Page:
Purdy was all set to play in the May 29 friendly against Honduras, but an unlucky strike of food poisoning 24 hours before the match sent him to the bench.

It also kept him from gaining more training time with the squad ahead of the Gold Cup, which is what possibly limited him to being an unused substitute in two of three group games before his June 19 debut.

“I was out for a good 5 days because of that,” Purdy said. “It was my chance to get used to the team and style of play and going to the Gold Cup with some experience, so that was unlucky that I wasn’t able to do that and start off in the first couple of Gold Cup games.”

Committed to El Salvador; the future
Purdy, who represented the United States at various youth international levels, including being called into a senior national team camp in 2007, committed to his mother’s homeland after U.S. interest waned and El Salvador stepped into the picture.

With his first international cap, Purdy cemented his commitment to El Salvador, and expressed hope that other Salvadoran-American soccer players take notice and consider following his (and Real Salt Lake midfielder Arturo Alvarez’s) lead.

Many players speak of the pride tied to putting on the national team jersey for the first time, for Purdy the reality of the situation set in during the Salvadoran national anthem in front of a packed, pro-Salvadoran crowd at RFK Stadium in D.C.

The Washington, D.C., area is home to one of the largest Salvadoran-American communities in the United States and Salvadoran players call RFK Stadium their “second home.”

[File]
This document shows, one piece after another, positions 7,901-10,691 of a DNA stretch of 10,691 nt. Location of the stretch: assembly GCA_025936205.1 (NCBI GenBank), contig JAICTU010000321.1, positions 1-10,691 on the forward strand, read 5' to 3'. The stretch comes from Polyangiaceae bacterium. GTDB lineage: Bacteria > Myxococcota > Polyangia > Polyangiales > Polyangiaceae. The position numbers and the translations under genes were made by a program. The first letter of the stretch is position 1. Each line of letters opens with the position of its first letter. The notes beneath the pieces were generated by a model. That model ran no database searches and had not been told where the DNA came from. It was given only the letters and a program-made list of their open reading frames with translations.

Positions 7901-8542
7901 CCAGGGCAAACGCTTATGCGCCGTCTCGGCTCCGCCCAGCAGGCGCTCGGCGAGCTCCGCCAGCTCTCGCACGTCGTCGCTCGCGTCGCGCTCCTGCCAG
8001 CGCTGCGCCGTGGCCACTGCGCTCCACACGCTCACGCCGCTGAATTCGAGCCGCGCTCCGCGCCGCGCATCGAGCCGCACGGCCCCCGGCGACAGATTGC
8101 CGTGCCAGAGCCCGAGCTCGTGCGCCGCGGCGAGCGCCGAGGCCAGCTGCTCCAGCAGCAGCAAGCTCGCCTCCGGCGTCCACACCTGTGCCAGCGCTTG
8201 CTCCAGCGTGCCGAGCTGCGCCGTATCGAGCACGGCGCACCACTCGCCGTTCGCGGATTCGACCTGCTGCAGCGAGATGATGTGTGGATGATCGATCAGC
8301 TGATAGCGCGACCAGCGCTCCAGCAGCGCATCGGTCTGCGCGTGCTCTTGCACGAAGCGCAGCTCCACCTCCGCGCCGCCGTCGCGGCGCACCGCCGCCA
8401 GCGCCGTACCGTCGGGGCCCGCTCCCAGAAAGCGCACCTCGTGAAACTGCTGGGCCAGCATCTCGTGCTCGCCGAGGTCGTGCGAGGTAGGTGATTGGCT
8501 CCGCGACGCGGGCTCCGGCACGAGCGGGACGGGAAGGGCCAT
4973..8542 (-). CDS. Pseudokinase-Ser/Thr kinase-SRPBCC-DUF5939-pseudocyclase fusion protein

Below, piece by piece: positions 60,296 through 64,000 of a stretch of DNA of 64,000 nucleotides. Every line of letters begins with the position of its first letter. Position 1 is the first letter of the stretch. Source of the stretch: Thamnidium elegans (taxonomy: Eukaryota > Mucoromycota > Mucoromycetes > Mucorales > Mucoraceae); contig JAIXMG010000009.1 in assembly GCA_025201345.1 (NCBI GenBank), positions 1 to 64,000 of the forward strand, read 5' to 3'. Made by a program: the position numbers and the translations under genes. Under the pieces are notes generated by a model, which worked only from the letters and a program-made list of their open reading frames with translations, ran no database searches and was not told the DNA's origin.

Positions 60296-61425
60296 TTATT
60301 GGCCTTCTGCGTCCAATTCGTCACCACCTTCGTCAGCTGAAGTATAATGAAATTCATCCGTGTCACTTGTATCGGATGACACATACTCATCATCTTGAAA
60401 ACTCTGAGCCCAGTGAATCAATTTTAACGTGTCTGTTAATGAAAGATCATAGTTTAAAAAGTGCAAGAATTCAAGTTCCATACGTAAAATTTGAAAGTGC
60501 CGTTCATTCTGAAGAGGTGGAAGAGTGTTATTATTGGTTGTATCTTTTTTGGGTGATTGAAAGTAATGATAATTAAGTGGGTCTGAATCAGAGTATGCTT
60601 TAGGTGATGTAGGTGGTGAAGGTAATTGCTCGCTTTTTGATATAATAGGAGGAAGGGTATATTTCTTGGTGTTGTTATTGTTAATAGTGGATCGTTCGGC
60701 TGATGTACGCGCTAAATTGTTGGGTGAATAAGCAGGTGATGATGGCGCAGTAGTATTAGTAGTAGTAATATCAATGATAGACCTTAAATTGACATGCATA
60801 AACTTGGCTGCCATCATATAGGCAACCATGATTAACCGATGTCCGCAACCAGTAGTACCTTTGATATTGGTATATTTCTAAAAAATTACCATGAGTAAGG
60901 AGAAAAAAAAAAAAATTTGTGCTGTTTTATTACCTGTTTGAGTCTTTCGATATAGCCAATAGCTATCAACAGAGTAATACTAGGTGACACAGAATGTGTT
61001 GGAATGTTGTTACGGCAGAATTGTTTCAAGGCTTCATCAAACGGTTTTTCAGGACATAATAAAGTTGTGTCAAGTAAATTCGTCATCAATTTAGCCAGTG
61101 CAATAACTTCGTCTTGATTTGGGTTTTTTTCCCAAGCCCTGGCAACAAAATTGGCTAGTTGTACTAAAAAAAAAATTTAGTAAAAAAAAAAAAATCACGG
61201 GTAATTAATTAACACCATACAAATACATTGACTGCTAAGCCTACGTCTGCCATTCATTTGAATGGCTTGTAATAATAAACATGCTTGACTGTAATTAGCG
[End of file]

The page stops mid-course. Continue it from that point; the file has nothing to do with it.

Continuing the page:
“During the national anthem that was when I felt chills go through my body, it was a surreal moment,” Purdy said. “It was probably one of the greatest experiences for me soccer-wise playing in front of 45,000 people, most of them Salvadorans. Once our game started the whole stadium was just blue everywhere.”

Purdy had the opportunity to hear first-hand from El Salvador head coach Ruben Israel on Monday, with the coach putting his support behind Purdy’s future with Los Cuscatlecos.

“He told me I opened up a big door for myself,” Purdy said. “He was impressed with my play ... he told me that I impressed enough that the national team is going to be a part of my future in soccer.”

Returning to the Rose City
Purdy returned to Portland on Tuesday to rejoin the Timbers ahead of their trip to Dallas for Saturday’s match against FC Dallas.

The 26-year-old hoped to apply much of the experience he gained while he was gone toward his play with the Timbers.

“There were a lot of things I learned on the field and just the different style of play that El Salvador has, I can bring that to the Timbers and just little different things that could’ve been sharper [then] when I was here before,” Purdy said.

Though Sunday’s El Salvador game ended with a difficult loss, Purdy’s return to Portland—given the recent injuries having hit the Timbers backline—is a most welcome one.